No Vivaldi in the Garage: a Requiem for Classical Music in North America.
by Sheldon Morgenstern. Northeastern University Northeastern University, at Boston, Mass.; coeducational; founded 1898 as a program within the Boston YMCA, inc. 1916, university status 1922, fully independent of the YMCA 1948. Press (360 Huntington Ave., 416CP, Boston, MA 02115), 2001. 208 pp., $26.95.
Musicians and artists throughout history have relied on the generosity of benefactors for financial support. Whether they are wealthy monarchs or government agencies, the benefactors' viewpoints often conflict with the artist's view. In No Vivaldi in the Garage, Sheldon Morgenstern offers an account of his personal experiences as an arts administrator battling government arts agencies and private boards of directors.
From the early 1960s until 1997, Morgenstern served as the artistic director of the Eastern Music Festival The Eastern Music Festival and School, founded in 1962 in Greensboro, North Carolina, is a nationally renowned classical music festival of the performing arts and institute for young musicians that runs for five weeks, from late June through the last week of July. , a summer music program affiliated with Guilford College Guilford College is a small, private, four-year liberal arts college in Greensboro, North Carolina founded by the Religious Society of Friends (the Quakers). Founded in 1837 as the New Garden Boarding School, its name was changed to Guilford College in 1888 when the academic in Greensboro, North Carolina “Greensboro” redirects here. For other uses, see Greensboro (disambiguation).
Greensboro, North Carolina (IPA: [ɡɹiːnsbʌɹəʊ]) is a city in the U.S. state of North Carolina. . Morgenstern focuses on the administrative aspects of his career more work as a conductor and educator. There are a few stories about the gratification of ongoing contact with former students who have had successful careers and contacts with great musicians who performed at the Eastern Music Festival. These stories are overshadowed, though, by the disappointment and bitterness that lingers after frustrating political battles. Unfortunately, Morgenstern offers very little constructive advice for those currently involved in advocacy for arts education. Rather, he cautions young musicians to beware of the dangers of political roadblocks in building a career.
The book's intriguing title aptly depicts its negative tone. The title is a quote from the television sitcom Taxi in which one of the taxi drivers plays some Vivaldi duets for flute with his sister while passing the time in the taxi garage. An unlikely setting for classical music? The disgruntled dis·grun·tle
tr.v. dis·grun·tled, dis·grun·tling, dis·grun·tles
To make discontented.
[dis- + gruntle, to grumble (from Middle English gruntelen; see dispatcher Software that determines what pending tasks should be done next and assigns the available resources to accomplish it. It may execute other programs or generate a list for human operators to follow. See scheduler. Louie, played by Danny DeVito Daniel Michael DeVito Jr. (born November 17, 1944) is an Emmy Award-winning American actor, director, and an Oscar-nominated producer, who first gained prominence for his portrayal of "Louie De Palma" on the popular ABC and NBC TV series Taxi (1978–1983). , hates classical music and announces over the loudspeaker, "No Vivaldi in the garage!" Morgenstern compares Louie's attitude to that of boards of directors, but suggests that members of the board are more likely to say, "No Bartok in the concert hall!" Programming control is just one of the many issues over which artistic directors and boards of directors disagree.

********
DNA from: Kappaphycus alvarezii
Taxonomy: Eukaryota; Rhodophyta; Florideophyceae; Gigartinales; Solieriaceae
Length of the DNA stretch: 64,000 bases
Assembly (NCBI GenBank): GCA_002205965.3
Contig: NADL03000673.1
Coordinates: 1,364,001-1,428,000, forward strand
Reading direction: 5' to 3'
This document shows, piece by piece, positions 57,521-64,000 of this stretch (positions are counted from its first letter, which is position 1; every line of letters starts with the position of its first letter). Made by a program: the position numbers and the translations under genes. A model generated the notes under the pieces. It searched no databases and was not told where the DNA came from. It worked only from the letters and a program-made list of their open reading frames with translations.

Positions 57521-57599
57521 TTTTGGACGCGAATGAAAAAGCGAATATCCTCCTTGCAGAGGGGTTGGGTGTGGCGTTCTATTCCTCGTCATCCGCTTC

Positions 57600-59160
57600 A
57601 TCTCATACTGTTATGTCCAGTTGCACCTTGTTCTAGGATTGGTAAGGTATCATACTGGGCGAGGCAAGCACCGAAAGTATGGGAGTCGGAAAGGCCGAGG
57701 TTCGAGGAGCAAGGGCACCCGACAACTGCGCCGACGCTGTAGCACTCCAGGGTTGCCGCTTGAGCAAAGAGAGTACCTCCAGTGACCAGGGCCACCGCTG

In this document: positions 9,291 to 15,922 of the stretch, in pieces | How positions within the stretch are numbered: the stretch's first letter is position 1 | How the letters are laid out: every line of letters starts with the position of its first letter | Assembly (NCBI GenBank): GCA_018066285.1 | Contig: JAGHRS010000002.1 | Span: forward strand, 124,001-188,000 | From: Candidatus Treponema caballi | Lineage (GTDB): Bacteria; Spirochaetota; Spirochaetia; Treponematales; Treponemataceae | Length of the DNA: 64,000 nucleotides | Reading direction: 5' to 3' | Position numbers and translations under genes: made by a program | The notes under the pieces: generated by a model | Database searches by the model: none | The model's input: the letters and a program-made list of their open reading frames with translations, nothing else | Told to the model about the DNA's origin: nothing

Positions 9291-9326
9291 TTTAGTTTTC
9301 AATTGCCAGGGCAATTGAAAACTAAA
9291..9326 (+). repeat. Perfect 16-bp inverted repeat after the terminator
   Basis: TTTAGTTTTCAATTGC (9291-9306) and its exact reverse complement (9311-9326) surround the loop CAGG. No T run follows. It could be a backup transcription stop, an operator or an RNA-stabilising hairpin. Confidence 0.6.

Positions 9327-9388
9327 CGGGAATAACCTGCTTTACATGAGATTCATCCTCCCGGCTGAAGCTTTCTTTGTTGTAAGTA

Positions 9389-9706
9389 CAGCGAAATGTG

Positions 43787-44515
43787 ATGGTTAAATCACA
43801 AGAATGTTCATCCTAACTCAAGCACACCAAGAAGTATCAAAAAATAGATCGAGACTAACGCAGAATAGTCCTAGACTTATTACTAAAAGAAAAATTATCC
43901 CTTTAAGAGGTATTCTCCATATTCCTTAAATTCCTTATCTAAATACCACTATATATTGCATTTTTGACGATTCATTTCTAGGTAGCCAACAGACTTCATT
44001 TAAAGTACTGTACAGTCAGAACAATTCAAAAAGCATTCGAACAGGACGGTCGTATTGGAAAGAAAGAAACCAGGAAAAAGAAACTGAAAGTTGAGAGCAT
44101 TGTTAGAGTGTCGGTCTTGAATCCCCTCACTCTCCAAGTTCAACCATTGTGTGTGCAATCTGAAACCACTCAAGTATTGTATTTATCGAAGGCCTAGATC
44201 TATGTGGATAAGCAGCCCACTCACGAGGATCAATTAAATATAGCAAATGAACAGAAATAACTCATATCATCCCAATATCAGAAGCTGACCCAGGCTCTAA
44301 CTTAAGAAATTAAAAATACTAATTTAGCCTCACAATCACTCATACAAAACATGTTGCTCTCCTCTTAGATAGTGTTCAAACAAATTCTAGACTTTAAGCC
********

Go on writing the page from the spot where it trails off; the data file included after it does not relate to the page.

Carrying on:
After his resignation as artistic director of the Eastern Music Festival following a feud in 1997 with the executive director and members of the board of directors, Morgenstern moved to France. Details of the series of events leading to his resignation appear in the chapter titled "Board Games This is a list of board games. This page classifies board games according to the concerns which might be uppermost for someone organizing a gaming event or party. See the article on game classification for other alternatives, or see for a list of board game articles. ." He laments in the book's preface that friends and acquaintances in Canada and the United States The United States and Canada share a unique legal relationship. U.S. law looks northward with a mixture of optimism and cooperation, viewing Canada as an integral part of U.S. economic and environmental policy. frequently send him news of the problems for musicians and orchestras trying to survive financial difficulties in North America North America, third largest continent (1990 est. pop. 365,000,000), c.9,400,000 sq mi (24,346,000 sq km), the northern of the two continents of the Western Hemisphere. .
Morgenstern's memoirs certainly will be interesting to anyone who has attended the Eastern Music Festival or is interested in arts management. The writing is witty and sarcastic, and the book is easy to read. Arts administrators will enjoy Morgenstern's anecdotes and looking at the music business from one conductor's perspective. Other than personal incidents from Morgenstern's student years, this book contains little information about music teaching or musical analysis.
Unfortunately, Morgenstern does not offer viable alternatives for funding music organizations beyond increased government funding. Substantial arts funding restructuring does not seem likely in the near future. Let's hope that classical music in North America is not yet ready for a requiem! Arts education will continue to rely on creativity and collaboration between benefactors, administrators and artists. This book is one story about what works and what doesn't work. Reviewed by Kenneth Williams, Columbus, Ohio.